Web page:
Something Beautiful by Sharon Dennis Wyeth. Illustrated by Chris K. Soentpiet
Published by: Bantam Doubleday Dell Publishing Group, Inc. New York, New York. 1998
Borrowed from: South End branch of The Boston Public Library.
At first, I hesitated about the decision, but finally decided that I would keep this book in the classroom. My hesitation came from my ultra-sensitivity to children’s emotions and thoughts. I am so sensitive to children’s literature, these days. I find myself critiquing every corner of a page, in every picture book I open. Asking myself questions like, ‘Will they be able to process this image in a healthy, constructive way? Are they resilient enough to deal with any kind of reality this book presents in this moment? ‘. (‘They‘ meaning my students).
As their teacher, it is my duty to protect the mind of a child. Protect their mind against oppressive language, uncomfortable images, or anything else that blocks their healthy desire to be their best. I cannot foster an environment of education with images that do not foster a student’s understanding of life, leadership, and longevity. This book does not oppress. I think. But what do I know really? So much of a child’s thoughts are scarred. Not all children, and maybe not even most, but some.
When I was in 2nd, 3rd, and 4th grade, I was chubby. Yes, chubby. I hated it. I was so embarrassed anytime the word ‘fat’, or ‘big’, was said in a picture book. If the word ‘fat’ was said in my childhood classrooms, I thought that everyone must be picturing me in their heads at that moment. I wasn’t obese. There were larger kids in my grade, but still my self perception, and self worth were already oppressed at a young age. I don’t recall feeling oppressed by literature or by my teacher, but I still felt less than beautiful, or not beautiful at all really. So even if the word ‘fat’ was used to describe someone beautiful, it still made me incredibly uncomfortable. “Even though the other girls called her ‘fat’, she would ignore them, and was eventually chosen to be the ballerina queen. She was beautiful.” This is not a real quote. It is a hypothetical quote from a hypothetical children’s book. If a line like this was read, in one of my childhood classrooms, it wouldn’t have made a difference in my self worth. I wouldn’t have magically believed that yes, I am beautiful and everyone thinks that now, and they don’t look at me as if I’m chubby. No. I was not resilient enough as a child, to process such a mantra, in a way that would have made a positive impact. Even if the book’s message was to show that ‘fat’ is beautiful, it would have done more damage to me than good. I would literally think in my head ‘doesn’t the teacher know how uncomfortable this is for me? She must not care, if other people think I’m fat.’ Even though just in 2nd grade, I recall having of issues that the majority of children (two-parent household, affluent children that is) I knew did not have to deal with. Because of the added challenges I faced, compared to my peers, I was less resilient than other children; making my classroom needs different than the rest. If our needs are different, then our educational needs are different. If our educational needs are different, then so are our literary needs.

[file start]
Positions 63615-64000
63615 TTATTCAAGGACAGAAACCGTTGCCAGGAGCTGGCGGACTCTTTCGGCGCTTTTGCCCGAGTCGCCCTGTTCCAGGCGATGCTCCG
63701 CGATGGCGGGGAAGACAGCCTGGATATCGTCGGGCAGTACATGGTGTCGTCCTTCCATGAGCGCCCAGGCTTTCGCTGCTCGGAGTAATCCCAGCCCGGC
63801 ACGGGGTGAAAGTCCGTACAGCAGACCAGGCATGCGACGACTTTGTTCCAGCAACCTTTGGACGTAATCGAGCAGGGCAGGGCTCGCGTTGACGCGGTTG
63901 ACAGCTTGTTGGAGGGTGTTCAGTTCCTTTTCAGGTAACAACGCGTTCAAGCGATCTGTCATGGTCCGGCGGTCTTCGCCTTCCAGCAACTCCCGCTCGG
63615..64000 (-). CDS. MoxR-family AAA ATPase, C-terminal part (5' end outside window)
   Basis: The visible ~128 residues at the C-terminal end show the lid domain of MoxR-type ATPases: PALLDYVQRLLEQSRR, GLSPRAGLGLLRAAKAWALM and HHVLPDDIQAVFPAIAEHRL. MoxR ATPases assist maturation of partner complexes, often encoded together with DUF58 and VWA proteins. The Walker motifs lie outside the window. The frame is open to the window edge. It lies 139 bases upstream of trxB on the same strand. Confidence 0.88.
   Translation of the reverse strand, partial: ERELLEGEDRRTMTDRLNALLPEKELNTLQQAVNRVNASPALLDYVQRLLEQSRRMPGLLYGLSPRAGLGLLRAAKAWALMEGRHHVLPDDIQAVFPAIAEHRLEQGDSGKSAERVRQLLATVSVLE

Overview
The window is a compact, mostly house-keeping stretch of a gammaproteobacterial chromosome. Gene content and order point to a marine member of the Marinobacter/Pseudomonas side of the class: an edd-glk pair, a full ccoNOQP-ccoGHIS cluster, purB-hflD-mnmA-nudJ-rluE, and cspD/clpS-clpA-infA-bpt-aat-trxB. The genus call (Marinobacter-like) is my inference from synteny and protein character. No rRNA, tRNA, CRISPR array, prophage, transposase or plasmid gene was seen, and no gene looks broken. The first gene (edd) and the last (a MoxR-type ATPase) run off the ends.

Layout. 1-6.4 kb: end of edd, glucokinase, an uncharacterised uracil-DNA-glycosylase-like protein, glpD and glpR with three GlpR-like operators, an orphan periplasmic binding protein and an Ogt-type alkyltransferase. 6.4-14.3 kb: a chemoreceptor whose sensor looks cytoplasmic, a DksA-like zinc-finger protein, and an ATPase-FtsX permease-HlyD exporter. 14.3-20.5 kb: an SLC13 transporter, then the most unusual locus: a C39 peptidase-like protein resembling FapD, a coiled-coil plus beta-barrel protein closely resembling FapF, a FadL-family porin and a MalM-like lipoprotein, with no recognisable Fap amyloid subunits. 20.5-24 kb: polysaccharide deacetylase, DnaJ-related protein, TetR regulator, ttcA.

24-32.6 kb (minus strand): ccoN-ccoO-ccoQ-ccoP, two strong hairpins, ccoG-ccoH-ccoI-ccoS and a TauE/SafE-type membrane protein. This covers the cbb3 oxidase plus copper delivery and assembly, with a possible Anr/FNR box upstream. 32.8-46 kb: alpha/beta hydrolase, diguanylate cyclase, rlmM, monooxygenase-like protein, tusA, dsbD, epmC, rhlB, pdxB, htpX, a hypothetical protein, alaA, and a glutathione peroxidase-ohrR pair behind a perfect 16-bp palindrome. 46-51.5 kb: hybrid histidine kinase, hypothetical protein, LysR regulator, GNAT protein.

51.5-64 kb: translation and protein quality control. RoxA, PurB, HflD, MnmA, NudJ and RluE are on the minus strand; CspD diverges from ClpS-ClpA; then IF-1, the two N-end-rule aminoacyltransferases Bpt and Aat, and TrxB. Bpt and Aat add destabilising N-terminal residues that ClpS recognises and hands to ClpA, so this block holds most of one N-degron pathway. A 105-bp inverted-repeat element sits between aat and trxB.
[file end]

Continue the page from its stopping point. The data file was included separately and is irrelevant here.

So with all this being said, Something Beautiful is a beautiful book. My hesitation came from imagining some of my students being too sensitive to the main character living in a neighborhood with lots of trash and neglected spaces. At what point in the story would my students ingest the positive message of the story? How many negative feelings will pass through them first? Will any of my students think, ‘Why is my teacher reading a story about the bad parts of my neighborhood? Is she going to tell everyone that I live in a neighborhood like this? Will the other kids not want to be my friend?’.
Anxiety, fear, sadness – are all feelings that block a child’s reception to educational information (a.k.a their ability to learn).
This is a book that I will read to children individually, not as a whole group read aloud.
There is nothing negative about this book. It is beautiful. A child just must be emotionally strong and healthy before they can process, and then benefit, from it’s message – … within the classroom time allotted. Read-alouds ought always proceed with mindfulness of the whole child. Thank you for reading The Picture Book Pusher